The explosive news broke in the US at the end of last week – the CIA announced that Russian hackers interfered with the electoral system not just to undermine the credibility of American democracy, but to deliberately harm Hillary Clinton and to help Donald Trump win the election. In particular, US intelligence reports that in addition to the DNC servers, Russian operatives also hacked the computer systems of the Republican National Committee; however, that information was not leaked.
To all those who followed the Russian politics and propaganda in the course of the American election campaign, as well as paid attention to the Putin’s enthusiasm for Trump, Moscow’s support and lobbying for the Republican candidate was clear even without special investigation – it was as obvious as the mutual sympathy between Trump and Kremlin. But there is one problem:
Indeed, Trump’s victory was influenced by several factors, and it’s virtually impossible to determine which of them was ultimately decisive. Moscow’s intervention couldn’t have failed to make an impact on public opinion. But what to do with those who were sincerely dissatisfied with the Democrats’ policies and were ready to vote for just about any Republican? Russia’s intervention does not eliminate corruption scandals involving the Clinton Foundation and the fact that it was Republicans, including those who are now greatly worried about Trump’s ties to Russia, who nominated Trump as their candidate.
Ukrainians understood this truth a long time ago (although not all of them came to the right conclusion), and most Americans are seemingly only now coming to realize that the civilized world has a common, dangerous enemy. An enemy that is deceitful, ruthless and cunning, schooled by many years in the KGB, not just specializing in special operations, but unable to do anything but them.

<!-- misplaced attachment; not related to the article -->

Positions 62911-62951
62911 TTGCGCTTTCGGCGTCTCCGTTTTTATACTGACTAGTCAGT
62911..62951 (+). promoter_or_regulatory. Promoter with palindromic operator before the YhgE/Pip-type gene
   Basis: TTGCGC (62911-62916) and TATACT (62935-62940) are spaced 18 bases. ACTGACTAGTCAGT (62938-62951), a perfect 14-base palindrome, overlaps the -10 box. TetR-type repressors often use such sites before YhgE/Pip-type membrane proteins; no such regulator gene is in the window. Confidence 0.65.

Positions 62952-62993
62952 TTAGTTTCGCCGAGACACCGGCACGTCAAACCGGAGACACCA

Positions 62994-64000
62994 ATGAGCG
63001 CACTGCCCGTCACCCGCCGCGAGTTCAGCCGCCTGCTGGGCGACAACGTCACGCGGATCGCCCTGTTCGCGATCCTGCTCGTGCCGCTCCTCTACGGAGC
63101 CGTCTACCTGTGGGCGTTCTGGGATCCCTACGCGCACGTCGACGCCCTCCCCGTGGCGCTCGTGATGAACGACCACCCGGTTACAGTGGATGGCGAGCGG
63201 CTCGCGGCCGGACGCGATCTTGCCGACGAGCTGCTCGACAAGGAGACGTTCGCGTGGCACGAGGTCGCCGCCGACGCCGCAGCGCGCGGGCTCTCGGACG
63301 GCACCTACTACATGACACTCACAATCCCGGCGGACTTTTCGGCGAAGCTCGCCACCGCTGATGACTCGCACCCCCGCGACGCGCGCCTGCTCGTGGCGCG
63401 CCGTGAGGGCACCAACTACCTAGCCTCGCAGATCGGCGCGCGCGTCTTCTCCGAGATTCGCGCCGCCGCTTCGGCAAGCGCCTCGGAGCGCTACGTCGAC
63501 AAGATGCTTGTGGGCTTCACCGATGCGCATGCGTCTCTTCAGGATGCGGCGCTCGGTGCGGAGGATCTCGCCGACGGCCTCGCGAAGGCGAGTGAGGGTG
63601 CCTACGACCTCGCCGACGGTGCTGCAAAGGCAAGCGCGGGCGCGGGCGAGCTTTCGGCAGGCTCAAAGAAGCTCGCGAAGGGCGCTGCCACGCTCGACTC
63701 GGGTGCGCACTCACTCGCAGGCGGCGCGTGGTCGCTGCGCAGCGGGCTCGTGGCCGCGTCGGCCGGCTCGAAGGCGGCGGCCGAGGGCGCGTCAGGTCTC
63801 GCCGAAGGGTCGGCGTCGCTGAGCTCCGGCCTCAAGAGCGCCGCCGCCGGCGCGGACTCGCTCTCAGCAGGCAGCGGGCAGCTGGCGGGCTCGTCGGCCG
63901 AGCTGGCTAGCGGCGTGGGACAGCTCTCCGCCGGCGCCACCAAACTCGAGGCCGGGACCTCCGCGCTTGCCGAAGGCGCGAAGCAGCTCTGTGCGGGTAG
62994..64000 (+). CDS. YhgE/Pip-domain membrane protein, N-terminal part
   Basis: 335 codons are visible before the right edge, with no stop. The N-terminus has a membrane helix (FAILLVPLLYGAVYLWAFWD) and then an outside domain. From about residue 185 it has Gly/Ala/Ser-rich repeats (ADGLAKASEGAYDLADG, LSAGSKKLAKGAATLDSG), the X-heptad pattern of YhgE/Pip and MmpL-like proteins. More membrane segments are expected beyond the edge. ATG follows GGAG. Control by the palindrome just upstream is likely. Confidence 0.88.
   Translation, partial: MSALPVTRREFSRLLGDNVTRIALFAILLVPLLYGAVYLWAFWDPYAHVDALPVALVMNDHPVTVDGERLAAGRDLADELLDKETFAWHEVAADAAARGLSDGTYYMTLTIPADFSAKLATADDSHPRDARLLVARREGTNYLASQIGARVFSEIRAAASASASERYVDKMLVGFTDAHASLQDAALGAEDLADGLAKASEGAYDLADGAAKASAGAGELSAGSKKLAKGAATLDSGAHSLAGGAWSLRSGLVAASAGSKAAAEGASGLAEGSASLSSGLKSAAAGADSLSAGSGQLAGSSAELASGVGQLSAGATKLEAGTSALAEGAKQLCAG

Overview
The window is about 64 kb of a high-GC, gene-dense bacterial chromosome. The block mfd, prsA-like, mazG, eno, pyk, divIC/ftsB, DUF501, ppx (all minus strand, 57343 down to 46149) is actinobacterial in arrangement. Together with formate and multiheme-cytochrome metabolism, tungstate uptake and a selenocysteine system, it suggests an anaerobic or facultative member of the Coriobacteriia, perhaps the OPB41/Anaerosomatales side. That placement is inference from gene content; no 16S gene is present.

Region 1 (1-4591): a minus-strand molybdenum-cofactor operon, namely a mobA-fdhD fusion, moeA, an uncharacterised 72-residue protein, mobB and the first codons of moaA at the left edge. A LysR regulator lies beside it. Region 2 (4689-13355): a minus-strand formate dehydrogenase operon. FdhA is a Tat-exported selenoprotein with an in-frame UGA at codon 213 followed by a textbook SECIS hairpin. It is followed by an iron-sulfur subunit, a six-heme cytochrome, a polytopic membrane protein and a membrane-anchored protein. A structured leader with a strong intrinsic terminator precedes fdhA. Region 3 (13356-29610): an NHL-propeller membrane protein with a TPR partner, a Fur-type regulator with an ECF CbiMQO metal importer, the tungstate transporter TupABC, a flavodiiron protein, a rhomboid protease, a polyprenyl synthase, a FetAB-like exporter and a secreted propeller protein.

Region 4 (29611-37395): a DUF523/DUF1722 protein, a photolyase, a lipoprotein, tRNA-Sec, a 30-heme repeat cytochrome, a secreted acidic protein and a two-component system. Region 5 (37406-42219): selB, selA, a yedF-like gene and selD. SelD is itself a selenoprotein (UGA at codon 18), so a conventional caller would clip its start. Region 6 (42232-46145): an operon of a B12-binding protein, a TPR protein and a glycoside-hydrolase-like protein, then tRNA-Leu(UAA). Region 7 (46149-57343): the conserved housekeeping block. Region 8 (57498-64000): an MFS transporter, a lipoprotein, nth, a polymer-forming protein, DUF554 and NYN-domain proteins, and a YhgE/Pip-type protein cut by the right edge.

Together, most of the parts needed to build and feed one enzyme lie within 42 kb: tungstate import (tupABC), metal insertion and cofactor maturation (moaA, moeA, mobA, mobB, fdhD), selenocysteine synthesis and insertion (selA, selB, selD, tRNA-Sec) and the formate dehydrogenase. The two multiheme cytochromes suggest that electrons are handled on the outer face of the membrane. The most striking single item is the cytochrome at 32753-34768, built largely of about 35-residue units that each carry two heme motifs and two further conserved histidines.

The phrase “corruption is treason” became popular in Ukraine from the very beginning of Russian aggression against the country. In fact, anyone who is corrupt is a potential traitor, because even one corrupt scheme makes him vulnerable to the entrapment and recruitment by foreign intelligence.[quote style=”boxed” float=”left”]Only by giving up their selfishness, corporate interests, and personal antipathies can we win this war.[/quote] But the trouble is that with an enemy like Russia, one can get trapped for not only overt crimes but any duplicity, any attempt to put their personal interests above the interests of the country and the people (of course, we are talking about politics).
For example, successful American businessman Rex Tillerson attended the St. Petersburg Economic Forum in 2008. The meeting was a success, the American met personally with Putin and Igor Sechin, signed a multi-billion dollar deal between his company Exxon Mobil and Rosneft, as a result of which the company gained access to the Russian Arctic shelf drilling. In result, in 2012, Putin personally awarded the Order of Friendship to Tillerson, and in 2014 the grateful American has admitted to reporters in Texas that he has been lobbying for the elimination of the anti-Russian sanctions. And now this person may become US Secretary of State.
However, even that is not enough. The Kremlin not only baits with the promises of a profitable business or attacks with scandalous revelations. It spreads propaganda, misleads, disseminates conspiracy theories, creates an illusion of a catastrophe, playing on fear, hatred, cowardly loyalty, and indifferent conformism.
How many times, for example, certain figures of the US Republican Party openly criticized Donald Trump for his misconduct – and still kept supporting him so their party could win the White House? What happened to those seemingly decent people who have always consistently opposed the Russian threat, but became so fanatically obsessed with hatred for the Democratic Party and personally Hillary Clinton, that they seem to be willing to betray their country rather than to admit that their opponents are right? Meanwhile, blind loyalty to the party, which goes against the interests of the country, is also easy for the enemy to use in their own interests.